There is a mitzvah deoraita (Biblical commandment) to bury a person executed by bet din (Jewish court of law). Similarly, there is the law that a righteous person should not be buried next to a wicked one, derived (Sanhedrin 47a) from the story of Elisha Hanavi in Sefer Melachim (II 13:21).
The Gemara in Yevamot 32a discusses the definition of tzadik (righteous person) and rasha (wicked person) with regard to these laws and concludes that those who committed multiple severe offences (e.g. Eishet Ach and Achot Ishah) which give them the status of rasha gamur (completely wicked person) should be buried in the grave-yard where they bury those who died at the hand of Beis Din by serefa and skila (such as one who was mechalel shabat) and not in the graveyard of "not-so-wicked" (Rashi) people who committed capital offences warranting chenek or hereg (such as murder).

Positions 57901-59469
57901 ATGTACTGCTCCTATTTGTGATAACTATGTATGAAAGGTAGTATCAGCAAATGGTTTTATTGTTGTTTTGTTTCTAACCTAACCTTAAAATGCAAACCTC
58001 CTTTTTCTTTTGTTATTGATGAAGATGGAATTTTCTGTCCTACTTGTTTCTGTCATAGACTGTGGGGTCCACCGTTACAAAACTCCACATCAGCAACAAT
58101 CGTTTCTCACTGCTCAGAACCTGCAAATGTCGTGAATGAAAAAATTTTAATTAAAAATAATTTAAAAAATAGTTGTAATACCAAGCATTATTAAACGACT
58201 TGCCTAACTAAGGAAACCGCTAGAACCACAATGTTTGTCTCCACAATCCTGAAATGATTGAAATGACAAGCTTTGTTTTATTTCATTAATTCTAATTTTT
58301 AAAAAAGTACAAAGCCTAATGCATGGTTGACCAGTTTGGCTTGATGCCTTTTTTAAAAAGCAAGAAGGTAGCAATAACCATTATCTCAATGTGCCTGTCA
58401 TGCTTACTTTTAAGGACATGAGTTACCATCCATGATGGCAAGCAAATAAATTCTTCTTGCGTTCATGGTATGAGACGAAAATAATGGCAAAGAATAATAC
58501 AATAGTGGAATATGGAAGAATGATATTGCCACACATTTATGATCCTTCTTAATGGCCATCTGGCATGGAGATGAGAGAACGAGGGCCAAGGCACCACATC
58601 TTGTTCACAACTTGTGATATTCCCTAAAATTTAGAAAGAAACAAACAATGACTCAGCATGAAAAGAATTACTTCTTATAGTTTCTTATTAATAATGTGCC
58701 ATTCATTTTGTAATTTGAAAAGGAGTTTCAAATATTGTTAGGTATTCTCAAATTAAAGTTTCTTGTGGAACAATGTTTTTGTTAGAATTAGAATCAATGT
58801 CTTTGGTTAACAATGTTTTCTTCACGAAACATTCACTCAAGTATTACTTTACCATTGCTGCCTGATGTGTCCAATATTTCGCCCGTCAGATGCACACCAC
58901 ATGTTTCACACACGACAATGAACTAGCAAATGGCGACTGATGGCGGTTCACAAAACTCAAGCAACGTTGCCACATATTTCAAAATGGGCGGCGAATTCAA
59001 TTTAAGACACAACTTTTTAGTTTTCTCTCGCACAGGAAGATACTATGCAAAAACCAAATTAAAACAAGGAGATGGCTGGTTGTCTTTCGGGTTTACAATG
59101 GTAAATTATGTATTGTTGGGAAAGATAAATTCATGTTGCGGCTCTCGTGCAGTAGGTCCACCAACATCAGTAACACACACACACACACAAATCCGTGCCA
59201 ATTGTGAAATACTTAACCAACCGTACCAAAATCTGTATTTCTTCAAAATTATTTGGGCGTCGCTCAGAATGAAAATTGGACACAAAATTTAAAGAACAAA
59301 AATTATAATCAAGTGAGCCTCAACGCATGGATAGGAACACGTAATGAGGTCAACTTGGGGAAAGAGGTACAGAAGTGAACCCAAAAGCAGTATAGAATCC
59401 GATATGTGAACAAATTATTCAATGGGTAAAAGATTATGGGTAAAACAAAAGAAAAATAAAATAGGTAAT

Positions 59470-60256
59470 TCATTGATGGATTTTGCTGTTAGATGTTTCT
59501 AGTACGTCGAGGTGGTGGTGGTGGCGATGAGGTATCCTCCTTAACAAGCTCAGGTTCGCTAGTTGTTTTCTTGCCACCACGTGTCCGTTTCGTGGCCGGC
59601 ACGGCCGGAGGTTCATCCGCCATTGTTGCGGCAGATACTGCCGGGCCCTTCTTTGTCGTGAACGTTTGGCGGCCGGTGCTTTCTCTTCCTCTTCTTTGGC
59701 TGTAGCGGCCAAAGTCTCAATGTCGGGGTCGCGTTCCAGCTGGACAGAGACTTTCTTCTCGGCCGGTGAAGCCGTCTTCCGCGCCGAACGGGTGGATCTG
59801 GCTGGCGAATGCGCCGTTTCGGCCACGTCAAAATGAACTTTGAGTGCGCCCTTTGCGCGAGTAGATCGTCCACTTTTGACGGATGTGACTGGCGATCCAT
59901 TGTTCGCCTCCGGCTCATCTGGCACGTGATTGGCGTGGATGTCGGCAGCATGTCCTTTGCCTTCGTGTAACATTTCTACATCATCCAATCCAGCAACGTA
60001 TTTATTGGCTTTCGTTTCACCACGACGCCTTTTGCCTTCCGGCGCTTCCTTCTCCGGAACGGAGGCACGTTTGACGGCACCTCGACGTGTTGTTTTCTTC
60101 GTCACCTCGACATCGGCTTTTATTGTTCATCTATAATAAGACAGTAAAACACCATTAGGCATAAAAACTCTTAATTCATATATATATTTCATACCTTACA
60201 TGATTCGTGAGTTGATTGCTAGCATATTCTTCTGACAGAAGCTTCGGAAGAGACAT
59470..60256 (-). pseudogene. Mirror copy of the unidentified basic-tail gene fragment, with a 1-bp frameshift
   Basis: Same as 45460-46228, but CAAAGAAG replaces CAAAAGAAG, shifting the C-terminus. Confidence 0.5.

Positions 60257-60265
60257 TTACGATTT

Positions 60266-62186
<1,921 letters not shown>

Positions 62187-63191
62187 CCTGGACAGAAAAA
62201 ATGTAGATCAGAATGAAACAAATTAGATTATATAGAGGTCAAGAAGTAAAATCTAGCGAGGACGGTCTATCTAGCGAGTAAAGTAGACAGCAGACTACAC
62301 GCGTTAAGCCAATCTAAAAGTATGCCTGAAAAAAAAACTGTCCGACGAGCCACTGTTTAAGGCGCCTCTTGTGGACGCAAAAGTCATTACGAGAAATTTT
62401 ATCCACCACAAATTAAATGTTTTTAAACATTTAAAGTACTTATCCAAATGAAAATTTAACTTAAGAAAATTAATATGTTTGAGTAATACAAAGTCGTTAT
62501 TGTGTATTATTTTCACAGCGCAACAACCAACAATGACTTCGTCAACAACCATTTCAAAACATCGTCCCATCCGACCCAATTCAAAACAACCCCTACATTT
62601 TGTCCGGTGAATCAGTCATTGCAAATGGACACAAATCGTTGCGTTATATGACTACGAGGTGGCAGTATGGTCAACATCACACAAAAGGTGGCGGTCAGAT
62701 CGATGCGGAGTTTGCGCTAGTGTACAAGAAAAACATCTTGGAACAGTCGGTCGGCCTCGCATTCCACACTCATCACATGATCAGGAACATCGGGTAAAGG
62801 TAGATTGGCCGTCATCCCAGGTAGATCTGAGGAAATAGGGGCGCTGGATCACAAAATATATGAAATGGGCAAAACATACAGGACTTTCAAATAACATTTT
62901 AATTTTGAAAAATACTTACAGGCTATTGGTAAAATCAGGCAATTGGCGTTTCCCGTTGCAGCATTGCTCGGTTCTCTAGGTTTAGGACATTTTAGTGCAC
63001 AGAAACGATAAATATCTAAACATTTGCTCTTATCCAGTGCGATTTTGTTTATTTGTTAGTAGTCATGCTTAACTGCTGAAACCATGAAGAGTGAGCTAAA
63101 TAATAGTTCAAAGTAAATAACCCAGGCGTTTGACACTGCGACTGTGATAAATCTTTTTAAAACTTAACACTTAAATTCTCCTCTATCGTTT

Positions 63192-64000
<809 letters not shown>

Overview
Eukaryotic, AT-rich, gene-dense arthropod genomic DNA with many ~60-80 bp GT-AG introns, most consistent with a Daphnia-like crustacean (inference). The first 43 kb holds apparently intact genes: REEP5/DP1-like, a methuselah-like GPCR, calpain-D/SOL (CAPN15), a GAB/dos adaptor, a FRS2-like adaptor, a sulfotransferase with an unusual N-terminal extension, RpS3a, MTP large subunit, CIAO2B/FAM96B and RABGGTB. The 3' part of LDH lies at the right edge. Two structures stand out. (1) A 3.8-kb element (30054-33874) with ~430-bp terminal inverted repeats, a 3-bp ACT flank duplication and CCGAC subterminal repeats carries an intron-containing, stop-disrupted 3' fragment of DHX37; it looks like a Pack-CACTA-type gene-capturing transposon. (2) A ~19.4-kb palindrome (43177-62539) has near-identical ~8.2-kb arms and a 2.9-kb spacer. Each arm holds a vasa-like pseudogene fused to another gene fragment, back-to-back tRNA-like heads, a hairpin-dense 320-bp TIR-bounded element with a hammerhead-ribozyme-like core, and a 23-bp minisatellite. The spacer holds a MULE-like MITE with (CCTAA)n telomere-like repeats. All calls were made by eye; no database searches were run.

Why is mechalel shabbat considered such a thoroughly wicked act? It would make more sense that other deeds such as murder are more wicked.
(I realize that symbolically, chilul shabbat is compared to things like idolatry, but so is getting angry. It's hard to hear that one who picks the chicken bone from the meat on Shabbos (violating borer, sorting) should be considered more wicked than a murderer.)